Eco-Friendliness: Microcement is an environmentally friendly choice when compared to some other flooring materials, as it typically has a lower carbon footprint and fewer VOC emissions.

Design by Open Studio – example of microcement in a pink hue

The drawbacks to consider:

Professional Installation Required: One of the drawbacks of microcement is that it demands professional installation. The application process requires precision, skill, and experience. DIY attempts can result in an uneven finish, which can be challenging to rectify.

Cost: Microcement tends to be more expensive than traditional flooring options like tiles and vinyl. The higher cost is attributed to the specialised materials and labour-intensive installation process.

Drying Time: After installation, microcement floors require adequate curing time, typically a few days, during which the area cannot be used. This can be an inconvenience during construction or renovation projects.

Potential for Cracks: Like concrete, microcement can develop cracks if the substrate it’s applied to is not properly prepared or if there is movement or settling in the underlying structure. While these cracks can be repaired, it’s essential to ensure a stable substrate.

Limited DIY Potential: While some homeowners may be inclined to tackle DIY projects, microcement installation is not beginner-friendly. The complexity of the process, along with the need for specialised tools and materials, makes it better suited for professional installers.

Design by Quarters Architects the material offers a seamless surface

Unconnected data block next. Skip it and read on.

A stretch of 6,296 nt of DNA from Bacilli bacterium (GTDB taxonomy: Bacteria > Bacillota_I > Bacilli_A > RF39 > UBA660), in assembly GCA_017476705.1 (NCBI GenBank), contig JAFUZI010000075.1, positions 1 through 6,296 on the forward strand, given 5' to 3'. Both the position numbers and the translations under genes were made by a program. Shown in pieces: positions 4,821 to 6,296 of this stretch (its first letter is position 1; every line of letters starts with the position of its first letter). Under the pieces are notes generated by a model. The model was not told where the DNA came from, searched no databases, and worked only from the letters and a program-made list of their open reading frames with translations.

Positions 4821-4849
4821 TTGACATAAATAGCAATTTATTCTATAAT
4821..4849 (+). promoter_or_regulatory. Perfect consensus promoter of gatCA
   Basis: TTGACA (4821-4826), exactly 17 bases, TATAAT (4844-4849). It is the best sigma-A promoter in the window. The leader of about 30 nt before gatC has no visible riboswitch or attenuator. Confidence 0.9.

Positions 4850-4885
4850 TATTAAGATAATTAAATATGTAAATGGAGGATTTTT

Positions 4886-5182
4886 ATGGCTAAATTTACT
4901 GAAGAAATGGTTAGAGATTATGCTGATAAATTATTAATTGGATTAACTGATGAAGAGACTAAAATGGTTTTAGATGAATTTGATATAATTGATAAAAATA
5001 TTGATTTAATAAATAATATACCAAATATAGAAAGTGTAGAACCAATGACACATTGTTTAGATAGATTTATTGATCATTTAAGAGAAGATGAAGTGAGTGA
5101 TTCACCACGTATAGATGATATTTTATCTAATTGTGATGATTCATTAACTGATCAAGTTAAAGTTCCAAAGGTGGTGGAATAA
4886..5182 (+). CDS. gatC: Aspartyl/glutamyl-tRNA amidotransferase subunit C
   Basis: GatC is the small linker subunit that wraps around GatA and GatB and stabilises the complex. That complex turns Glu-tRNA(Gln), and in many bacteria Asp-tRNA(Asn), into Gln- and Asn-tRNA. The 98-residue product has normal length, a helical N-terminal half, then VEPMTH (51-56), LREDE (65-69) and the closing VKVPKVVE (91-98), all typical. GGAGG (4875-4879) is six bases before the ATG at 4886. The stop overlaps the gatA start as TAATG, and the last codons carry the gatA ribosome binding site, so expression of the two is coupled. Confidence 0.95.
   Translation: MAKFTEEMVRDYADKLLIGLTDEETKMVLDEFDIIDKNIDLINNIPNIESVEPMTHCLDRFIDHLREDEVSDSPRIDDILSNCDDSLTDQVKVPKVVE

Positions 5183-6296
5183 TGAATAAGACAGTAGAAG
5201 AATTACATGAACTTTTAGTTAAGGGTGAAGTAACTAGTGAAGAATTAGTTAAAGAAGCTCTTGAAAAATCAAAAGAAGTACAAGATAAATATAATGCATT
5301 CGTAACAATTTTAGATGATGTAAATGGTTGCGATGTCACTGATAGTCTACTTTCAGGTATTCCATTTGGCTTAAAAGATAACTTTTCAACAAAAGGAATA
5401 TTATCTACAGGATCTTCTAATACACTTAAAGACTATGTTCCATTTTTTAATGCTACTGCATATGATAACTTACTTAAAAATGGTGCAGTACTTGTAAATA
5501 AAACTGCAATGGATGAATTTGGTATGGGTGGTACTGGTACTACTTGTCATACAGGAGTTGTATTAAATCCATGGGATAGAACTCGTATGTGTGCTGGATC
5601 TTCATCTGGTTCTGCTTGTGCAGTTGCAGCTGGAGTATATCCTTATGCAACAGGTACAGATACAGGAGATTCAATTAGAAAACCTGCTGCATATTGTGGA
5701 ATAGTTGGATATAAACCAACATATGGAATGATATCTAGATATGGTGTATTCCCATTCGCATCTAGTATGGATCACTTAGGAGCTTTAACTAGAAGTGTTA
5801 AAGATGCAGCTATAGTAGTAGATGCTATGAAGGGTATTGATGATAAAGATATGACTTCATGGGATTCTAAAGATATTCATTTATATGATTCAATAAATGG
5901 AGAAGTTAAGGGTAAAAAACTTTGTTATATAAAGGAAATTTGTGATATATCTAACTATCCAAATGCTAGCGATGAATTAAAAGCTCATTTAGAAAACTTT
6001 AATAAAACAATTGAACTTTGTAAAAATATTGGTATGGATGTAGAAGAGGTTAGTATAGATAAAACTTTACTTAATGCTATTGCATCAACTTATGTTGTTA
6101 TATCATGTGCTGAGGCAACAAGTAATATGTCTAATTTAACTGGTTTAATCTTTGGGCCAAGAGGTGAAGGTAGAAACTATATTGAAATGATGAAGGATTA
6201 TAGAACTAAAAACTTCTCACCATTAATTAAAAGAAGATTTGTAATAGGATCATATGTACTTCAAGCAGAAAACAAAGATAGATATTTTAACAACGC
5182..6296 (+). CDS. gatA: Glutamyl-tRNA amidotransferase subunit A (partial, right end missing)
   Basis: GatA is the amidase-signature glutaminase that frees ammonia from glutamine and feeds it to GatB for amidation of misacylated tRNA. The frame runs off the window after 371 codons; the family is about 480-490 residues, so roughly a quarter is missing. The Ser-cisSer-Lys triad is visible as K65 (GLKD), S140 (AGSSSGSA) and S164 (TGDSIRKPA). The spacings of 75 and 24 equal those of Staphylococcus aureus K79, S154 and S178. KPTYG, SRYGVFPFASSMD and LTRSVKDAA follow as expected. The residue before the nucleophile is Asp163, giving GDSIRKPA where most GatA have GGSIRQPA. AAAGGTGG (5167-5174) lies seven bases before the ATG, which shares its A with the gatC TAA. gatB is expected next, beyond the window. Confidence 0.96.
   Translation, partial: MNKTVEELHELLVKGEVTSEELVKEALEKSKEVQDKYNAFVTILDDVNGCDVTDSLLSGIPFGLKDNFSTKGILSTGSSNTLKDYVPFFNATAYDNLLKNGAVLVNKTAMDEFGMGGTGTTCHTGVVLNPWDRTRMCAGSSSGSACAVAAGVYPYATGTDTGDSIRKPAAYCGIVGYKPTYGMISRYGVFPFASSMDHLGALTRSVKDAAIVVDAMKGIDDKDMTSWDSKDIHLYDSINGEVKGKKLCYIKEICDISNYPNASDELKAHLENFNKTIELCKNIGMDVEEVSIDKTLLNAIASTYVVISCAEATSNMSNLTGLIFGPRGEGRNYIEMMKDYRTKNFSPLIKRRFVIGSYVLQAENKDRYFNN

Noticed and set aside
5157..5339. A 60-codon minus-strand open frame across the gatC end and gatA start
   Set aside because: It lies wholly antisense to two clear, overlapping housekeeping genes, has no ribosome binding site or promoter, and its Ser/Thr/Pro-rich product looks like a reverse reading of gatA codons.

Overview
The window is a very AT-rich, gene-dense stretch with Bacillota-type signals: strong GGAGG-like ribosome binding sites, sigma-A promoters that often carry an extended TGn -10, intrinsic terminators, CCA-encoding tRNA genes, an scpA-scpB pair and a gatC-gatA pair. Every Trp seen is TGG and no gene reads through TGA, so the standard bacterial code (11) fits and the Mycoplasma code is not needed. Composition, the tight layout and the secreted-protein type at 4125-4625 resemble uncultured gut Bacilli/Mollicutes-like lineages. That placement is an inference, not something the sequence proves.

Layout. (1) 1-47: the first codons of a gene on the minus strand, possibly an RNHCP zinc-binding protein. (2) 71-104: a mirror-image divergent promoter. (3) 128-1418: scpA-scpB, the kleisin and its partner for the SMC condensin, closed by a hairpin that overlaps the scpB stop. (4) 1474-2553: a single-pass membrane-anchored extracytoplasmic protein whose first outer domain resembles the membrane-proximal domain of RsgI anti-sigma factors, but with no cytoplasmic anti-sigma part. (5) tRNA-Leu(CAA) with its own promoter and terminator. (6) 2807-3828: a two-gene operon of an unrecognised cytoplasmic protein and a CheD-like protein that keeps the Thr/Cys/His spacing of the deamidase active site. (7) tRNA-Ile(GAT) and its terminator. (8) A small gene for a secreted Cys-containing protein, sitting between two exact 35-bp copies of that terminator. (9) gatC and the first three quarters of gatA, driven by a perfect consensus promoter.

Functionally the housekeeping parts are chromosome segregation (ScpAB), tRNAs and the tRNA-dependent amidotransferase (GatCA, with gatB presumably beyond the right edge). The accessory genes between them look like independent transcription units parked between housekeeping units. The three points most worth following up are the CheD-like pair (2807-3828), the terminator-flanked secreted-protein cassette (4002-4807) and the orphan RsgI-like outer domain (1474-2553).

The maintenance:

Proper maintenance is essential to preserve the beauty and longevity of microcement floors. Here are some maintenance tips:

Regular Cleaning: Sweep or vacuum the floor regularly to remove dust and debris that can cause surface abrasions over time.

Prompt Spill Cleanup: Accidents happen, but it’s crucial to wipe up spills promptly to prevent staining. Microcement is stain-resistant when sealed, but prolonged exposure to certain substances can lead to discolouration.

Sealing: Depending on the level of traffic and wear, microcement floors may require periodic resealing. This process helps maintain their waterproof and stain-resistant properties.

Avoid Harsh Cleaners: Use a pH-neutral cleaner and a soft mop or cloth when cleaning your microcement floors. Avoid harsh chemicals or abrasive cleaning methods, as they can damage the surface finish.

Protective Measures: To prevent scratching, consider placing protective felt pads on the feet of furniture, especially in high-traffic areas.

While professional installation and a higher upfront cost may deter some, the benefits of microcement, such as waterproofing, stain resistance, and ease of maintenance, often outweigh these drawbacks. If you’re looking to elevate the style and functionality of your space, microcement could be the modern marvel you’ve been searching for.